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More mysteriously, near Yonaguni Island lays an underwater ruins site that has been only recently discovered, the Yonaguni Monument.  Famous now for both its implications in archeology and as a dive destination for sharks and pelagics, it has been featured in National Geographic and on the Discovery Channel.  While high on my dives “to do” list, unfortunately I haven’t yet made it out to this location.

Jody at Maeda Point, perhaps Okinawa's most famed dive site

Jody at Maeda Point, perhaps Okinawa’s most famed dive site

The World War II destroyer USS Emmons, rediscovered only recently in 2001, is found not far offshore from Okinawa, resting as a war relic and underwater grave after being pummeled by five kamikazes in 1945.  It too is a dive I have not had the pleasure to experience…YET.

Jody greets a friendly sea turtle

Jody greets a friendly sea turtle

Like Zoolander, I may have to find a new line of work.

Like Zoolander, I may have to find a new line of work.

Frappuccinos don't help.  And could result in disaster.

Frappuccinos don’t help. And could result in disaster.

Cinderella was not entirely right about not knowing what you got until it’s gone.  I believe that I did, and it makes this temporary injunction from inner space much harder to accept.  I’m not one to quote big-hair bands from the 1980s, but honestly, that song almost instantaneously came to mind with the delivery of the bad news.  I’ve been moving through the grieving process, and while to some this may seem overly dramatic, for someone who used to dive up to 10-12 times a week, who likes to ride motorcycles, and who still has more skydives than scuba dives in his logbooks, anticoagulants and blood clots are just not congruent with life.

Taking my meds makes me feel like I'm taking CRAZY PILLS!

Taking my meds makes me feel like I’m taking CRAZY PILLS!

At least not for now.  I have yet to reach fully the “Testing” or “Acceptance” phase of the process, the good news is that at least I’ve given up on bargaining for a way to balance diving with my condition.

5-stages-of-grief-kubler-ross-22

okoptimism-funny-demotivational-postersThat just leaves me with Depression to move through, and that’s why I finally have gotten around to this blog on diving in our Far East Fling.  My life remains full of pearls; I just have to refocus on the ones found in more terrestrial settings!

Okinawa Oct 2013, IDC OW Dives, Kadena North entry

Should the Rising Sun Finally Set?


“When the sun rises, it rises for everyone.”  ~ Unknown

Apparently there is no limit to Cosplay in Japan

Apparently there is no limit to Cosplay in Japan

Who would ever wear a swastika T-shirt?  No one would who has a basic knowledge of recent history and a common sense of decency.  Although perverted by the Nazi party, the swastika has become permanently representative of a political regime that committed acts so horrible that their flag became the very symbol of crimes against humanity.  Put another way, the Nazi flag is not just offensive to a few, but has become to be one of the most recognizable insults to the very ideal of human rights that we in Western democracies (mostly, at least) hold centrally sacred.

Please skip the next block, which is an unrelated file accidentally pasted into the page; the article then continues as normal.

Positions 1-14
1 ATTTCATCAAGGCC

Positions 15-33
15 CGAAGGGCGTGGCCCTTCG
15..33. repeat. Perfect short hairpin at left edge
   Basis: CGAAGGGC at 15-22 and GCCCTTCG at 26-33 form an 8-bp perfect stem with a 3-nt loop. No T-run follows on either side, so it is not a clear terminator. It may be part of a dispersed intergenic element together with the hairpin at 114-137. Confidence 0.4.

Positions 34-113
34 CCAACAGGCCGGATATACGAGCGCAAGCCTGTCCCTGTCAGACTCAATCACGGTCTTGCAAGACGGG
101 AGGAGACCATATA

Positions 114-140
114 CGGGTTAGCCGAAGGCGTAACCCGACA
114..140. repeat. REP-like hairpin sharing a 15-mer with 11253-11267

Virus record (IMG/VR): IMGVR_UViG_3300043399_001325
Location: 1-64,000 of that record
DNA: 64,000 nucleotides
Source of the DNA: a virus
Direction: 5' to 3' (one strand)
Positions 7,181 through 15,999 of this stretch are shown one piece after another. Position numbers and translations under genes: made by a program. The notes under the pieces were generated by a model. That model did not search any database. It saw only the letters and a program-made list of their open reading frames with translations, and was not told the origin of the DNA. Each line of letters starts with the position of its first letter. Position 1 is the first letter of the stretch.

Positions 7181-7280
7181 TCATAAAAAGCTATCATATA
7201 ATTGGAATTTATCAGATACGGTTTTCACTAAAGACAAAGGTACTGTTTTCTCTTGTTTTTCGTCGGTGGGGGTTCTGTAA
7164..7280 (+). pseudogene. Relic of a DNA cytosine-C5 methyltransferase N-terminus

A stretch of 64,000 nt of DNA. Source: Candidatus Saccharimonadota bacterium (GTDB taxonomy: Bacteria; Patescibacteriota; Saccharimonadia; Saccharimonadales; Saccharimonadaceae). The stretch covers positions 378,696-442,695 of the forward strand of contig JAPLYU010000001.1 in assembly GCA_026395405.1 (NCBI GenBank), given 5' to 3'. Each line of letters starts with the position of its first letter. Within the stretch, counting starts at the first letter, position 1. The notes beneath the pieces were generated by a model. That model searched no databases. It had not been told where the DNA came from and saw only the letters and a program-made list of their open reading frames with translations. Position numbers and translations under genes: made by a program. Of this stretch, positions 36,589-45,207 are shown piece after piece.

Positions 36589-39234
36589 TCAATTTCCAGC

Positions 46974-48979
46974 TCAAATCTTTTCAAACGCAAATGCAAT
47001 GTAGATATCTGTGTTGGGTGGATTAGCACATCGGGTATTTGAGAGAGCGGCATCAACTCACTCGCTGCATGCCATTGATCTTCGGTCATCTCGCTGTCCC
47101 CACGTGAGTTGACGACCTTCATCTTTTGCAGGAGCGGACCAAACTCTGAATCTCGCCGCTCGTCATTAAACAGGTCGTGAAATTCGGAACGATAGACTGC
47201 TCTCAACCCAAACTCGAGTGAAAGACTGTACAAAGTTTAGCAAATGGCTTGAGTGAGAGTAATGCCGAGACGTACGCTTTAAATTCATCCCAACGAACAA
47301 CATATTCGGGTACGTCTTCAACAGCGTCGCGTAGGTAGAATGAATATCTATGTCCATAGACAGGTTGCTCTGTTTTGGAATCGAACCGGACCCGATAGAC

There is no good Nazi, especially true for these G-Men.

There is no good Nazi, especially true for these G-Men.

But the peoples in those same Western democracies, for whatever reason, do not apply the same logical justice or even emotional reaction when it comes to the symbols of Germany’s fellow Axis power – and partner in crimes against humanity, Imperial Japan.  It’s hard to explain why it is so easy to find contemporarily popular images of the Rising Sun in Japanese pop culture, given the memory of Nazi German that persists elsewhere.  Don’t get me wrong, the Japanese people underwent a complete paradigm shift in their beliefs and culture at the end of World War II, and they are perhaps the most peaceful, non-violent society to which I have been exposed.

Nothing says "party" like dressing up as a Nazi.

Nothing says “party” like dressing up as a Nazi.

But think about it another way:  we in the West are taught clearly about the atrocities of Adolf Hitler and his Nazi party.  Reflect on just how many books, documentaries, movies and memorials are dedicated to the holocaust, and how much it remains in the forefront of our collective consciousness.  It’s an impossible reality to escape…unless you happen to be the President of Iran.  But how many of us were ever really educated about what happened to many Asian countries during the war in the Pacific, all of which occurred during the exact same timeframes that the Nazis were brutalizing Europe, Northern Africa, and Russia.  I ask you this:  how much do you really know and understand about Japan’s sexual slavery of hundreds of thousands of Asian “comfort women,” the Japanese government and military-sanctioned human experimentation program call maruta, and the “Rape of Nanking” where upwards of 300,000 Chinese civilians were tortured, murdered, and mutilated?  Perhaps if we all were better informed….  But more to the point, I think, things would be different if Japan, from the inside-out, was more ashamed of their decade of horrific war crimes, and if they outwardly acknowledge events of the 1930s and 1940s instead of constantly attempting to skirt the central issues, more and more poeple would all equate their barbarisms with those of Nazi Germany.  But what country wishes that upon themselves?